they actually have a very narrow definition of governing. Their aim
is to use power to accumulate more power, so they mostly see the
government as a vast patronage machine that can be used to reward
their supporters and punish their enemies, and that's about it. The
closest thing any Republican had to a vision was Tom DeLay's K Street
Project, where they demanded that lobbyists support their culture war
in order to qualify for graft favors. But fear seems to drive them
even more than greed: by seizing power, they deny it to their mortal
enemies, the Democrats, who if given the opening would surely also
use their power to reward their supporters and punish their enemies.
That view isn't fair because Democrats habitually try to rule for the
benefit of everyone, whereas Republicans are much more discriminating
in who they help and hurt. Where Republicans most obviously fail is
in trying to govern in a crisis. They don't plan, they don't prepare,
their graft becomes visible, and quite often they simply don't care.
Trump is the worst ever in this regard, but you have to go back
generations to find competent Republican administrators. A big part
of this can be traced back to how the Republican campaign machinery
is designed expressly to do nothing but attack Democrats. Trump has
no agenda for a second term because he doesn't even comprehend what
he's been doing in his first term -- except, that is, relentlessly
attacking his numerous enemies. That's all he's got to campaign on.
"It's ideologue meets grifter": How Bill Barr made Trumpism possible.
Interview with David Rohde, author of a
New Yorker profile on Barr.
New research explores how conservative media misinformation may have
intensified the severity of the pandemic.
Why it's so damn hot in the Arctic right now. Related:
4 ideas to replace traditional police officers.
Trump's reality TV presidency is being crushed by reality. Draws
a lot on Stuart Stevens, Mitt Romney's chief campaign strategist in
2012 and author of It Was All a Lie: How the Republican Party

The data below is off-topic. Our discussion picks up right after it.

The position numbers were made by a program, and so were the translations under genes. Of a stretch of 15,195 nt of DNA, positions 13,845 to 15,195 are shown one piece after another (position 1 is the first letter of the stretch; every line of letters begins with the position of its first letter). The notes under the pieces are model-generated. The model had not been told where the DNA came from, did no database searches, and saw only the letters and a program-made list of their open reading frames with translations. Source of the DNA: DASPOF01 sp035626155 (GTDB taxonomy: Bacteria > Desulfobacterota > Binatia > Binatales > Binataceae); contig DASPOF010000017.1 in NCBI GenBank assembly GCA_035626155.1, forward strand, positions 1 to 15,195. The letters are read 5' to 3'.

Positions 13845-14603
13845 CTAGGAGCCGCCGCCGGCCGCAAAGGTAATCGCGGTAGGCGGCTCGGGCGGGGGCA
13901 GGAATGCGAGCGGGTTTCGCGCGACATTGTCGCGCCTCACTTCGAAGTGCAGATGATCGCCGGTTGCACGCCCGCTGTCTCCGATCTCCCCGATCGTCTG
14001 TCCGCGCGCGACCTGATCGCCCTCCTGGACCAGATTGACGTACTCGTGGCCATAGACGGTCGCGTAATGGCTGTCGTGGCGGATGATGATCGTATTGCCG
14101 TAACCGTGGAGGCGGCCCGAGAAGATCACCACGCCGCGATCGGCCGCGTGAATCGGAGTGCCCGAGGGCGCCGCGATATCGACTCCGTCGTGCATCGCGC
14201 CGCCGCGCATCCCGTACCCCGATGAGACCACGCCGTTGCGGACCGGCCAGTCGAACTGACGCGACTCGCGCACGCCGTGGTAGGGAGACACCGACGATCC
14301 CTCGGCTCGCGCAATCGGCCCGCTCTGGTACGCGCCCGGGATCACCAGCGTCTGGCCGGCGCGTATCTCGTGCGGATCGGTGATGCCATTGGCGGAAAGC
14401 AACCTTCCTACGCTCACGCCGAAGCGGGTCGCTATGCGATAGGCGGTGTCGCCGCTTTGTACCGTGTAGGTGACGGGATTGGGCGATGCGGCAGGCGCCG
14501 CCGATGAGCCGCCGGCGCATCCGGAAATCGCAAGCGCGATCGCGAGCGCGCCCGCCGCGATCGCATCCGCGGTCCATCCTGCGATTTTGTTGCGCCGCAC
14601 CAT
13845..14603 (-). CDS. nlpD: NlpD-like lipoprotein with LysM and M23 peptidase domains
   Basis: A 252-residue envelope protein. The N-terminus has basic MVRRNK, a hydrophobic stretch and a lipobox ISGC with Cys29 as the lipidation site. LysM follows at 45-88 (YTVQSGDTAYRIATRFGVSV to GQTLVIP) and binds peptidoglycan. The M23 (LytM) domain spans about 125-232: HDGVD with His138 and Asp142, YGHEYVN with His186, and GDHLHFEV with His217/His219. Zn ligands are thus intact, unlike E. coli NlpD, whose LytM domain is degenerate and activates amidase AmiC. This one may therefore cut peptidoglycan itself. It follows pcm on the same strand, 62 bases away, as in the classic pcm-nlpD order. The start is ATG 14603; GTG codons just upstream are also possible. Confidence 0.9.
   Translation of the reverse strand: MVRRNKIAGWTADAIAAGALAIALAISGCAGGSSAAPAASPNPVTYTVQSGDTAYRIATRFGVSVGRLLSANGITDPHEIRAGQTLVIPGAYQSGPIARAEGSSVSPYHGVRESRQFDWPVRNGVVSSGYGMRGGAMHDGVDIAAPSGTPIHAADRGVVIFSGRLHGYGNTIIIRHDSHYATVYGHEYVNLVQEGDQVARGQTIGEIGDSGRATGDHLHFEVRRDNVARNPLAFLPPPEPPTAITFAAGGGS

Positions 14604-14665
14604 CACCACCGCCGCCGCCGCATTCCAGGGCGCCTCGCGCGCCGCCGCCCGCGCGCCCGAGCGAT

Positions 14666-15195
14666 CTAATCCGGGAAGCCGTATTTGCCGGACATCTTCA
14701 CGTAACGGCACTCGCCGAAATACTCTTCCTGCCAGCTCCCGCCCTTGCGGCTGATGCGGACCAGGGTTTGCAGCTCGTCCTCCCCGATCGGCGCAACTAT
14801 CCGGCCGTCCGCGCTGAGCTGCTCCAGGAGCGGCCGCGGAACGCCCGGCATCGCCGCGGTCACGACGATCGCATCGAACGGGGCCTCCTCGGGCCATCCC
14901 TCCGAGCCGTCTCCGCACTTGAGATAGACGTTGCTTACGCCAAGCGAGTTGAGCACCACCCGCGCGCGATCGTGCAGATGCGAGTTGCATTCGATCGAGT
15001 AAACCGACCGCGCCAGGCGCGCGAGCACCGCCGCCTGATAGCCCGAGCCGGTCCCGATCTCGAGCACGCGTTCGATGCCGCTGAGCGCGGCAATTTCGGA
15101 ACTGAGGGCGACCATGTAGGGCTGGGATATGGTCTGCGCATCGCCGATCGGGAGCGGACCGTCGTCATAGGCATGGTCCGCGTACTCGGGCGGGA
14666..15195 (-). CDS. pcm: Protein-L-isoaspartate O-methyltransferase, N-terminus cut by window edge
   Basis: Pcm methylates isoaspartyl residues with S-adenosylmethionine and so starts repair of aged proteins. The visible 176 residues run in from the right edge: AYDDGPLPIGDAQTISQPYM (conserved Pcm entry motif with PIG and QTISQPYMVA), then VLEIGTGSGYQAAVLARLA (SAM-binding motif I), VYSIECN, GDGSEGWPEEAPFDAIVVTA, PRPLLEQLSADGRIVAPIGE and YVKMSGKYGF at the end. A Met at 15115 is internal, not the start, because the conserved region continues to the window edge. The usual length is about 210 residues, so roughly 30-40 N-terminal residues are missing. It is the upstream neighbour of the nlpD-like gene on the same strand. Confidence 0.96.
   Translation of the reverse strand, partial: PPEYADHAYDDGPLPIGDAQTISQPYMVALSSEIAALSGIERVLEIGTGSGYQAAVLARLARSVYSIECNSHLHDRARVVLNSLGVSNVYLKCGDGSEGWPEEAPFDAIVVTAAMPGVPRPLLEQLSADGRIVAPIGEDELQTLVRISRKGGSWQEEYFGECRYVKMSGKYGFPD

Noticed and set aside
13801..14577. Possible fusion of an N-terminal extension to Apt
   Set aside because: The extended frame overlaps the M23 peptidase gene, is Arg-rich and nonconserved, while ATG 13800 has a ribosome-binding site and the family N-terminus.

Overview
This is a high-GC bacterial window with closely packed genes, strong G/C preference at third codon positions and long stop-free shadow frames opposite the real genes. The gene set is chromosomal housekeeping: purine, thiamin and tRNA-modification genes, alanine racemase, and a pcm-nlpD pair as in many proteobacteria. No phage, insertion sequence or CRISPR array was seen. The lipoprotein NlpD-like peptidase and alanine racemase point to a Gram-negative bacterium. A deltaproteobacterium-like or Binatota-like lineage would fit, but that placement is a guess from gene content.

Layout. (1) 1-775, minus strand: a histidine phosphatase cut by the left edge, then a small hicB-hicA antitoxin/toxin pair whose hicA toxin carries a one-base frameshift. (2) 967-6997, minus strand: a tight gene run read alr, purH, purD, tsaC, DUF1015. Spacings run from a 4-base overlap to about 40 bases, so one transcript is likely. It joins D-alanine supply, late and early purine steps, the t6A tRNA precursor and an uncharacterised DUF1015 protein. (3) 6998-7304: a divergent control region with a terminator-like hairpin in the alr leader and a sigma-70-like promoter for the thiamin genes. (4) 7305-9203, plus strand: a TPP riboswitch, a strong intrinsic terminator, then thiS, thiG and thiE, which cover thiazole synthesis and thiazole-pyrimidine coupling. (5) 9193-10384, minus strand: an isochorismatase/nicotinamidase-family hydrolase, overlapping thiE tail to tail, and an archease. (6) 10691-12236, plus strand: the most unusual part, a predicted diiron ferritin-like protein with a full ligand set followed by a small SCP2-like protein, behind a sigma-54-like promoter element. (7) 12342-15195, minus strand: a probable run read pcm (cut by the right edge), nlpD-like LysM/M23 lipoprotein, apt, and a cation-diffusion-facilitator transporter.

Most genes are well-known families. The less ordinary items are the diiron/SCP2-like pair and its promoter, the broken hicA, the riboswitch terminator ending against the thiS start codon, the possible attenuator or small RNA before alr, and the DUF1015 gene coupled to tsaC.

Became Donald Trump, talking a lot about the incompetency and
incoherence of Trump's government. One thing Stevens says: "To me,
the only thing remotely like it is the collapse of communism in the
Soviet Union, because the dissonance between what the party was and
what it said it was was just so great."
In praise of polarization: "How identity politics changed the
Democratic Party -- for the better." Without the guiding hand of
identity there wouldn't be polarization, a subject that Klein flogged
to death in his book, Why We're Polarized.
A disastrous summer in the arctic.
Barr joins Trump effort to will antifa into existence with new 'anti-gov
extremists' task force.
The 'V-shaped' recovery has died of coronavirus. Wasn't going to
happen anyway, because the panic and lockdown changed buying habits
in ways that simply re-opening wouldn't (and couldn't) undo. Perhaps
at some point, if the stimulus remains robust and is widely distributed
people will feel a desire to spend some of their savings on big-ticket
items, but that's a while off. More likely, the Republicans will kill
off stimulus (except for the stock market) and we'll get a double-dip
recession instead. (Was tempted to say W-shaped, but still not sure of
the eventual upstroke.)
Ryan Lizza/Laura Barron-Lopez/Holly Otterbein:
Why Biden is rejecting Black Lives Matter's boldest proposals:
"Activists want to defund the police. Biden won't even legalize pot."
This stuff doesn't bother me, at least not like his Venezuela tweet
did. He'll drag his feet, but he's at least somewhat open to reason.
And given the gauntlet that any sort of reform has to run, he'll
likely be there at the end, not leading but also not obstructing,
and that's probably where his broadest supporters want him.
Princeton drops Woodrow Wilson from name of public policy school.
Wilson was president of Princeton before moving into politics, so this
particular naming was an obvious choice at the time, and I doubt it's
being given up lightly. Wilson did several notably progressive things
as president. He also started two wars with Mexico, engaged in a lot
of "gunboat diplomacy" in the Caribbean, led the US into WWI, and ran
a very aggressive campaign against war dissenters -- notably jailing
presidential candidate Eugene Debs. He represented the US personally
in the talks leading to the Treaty of Versailles, making a promise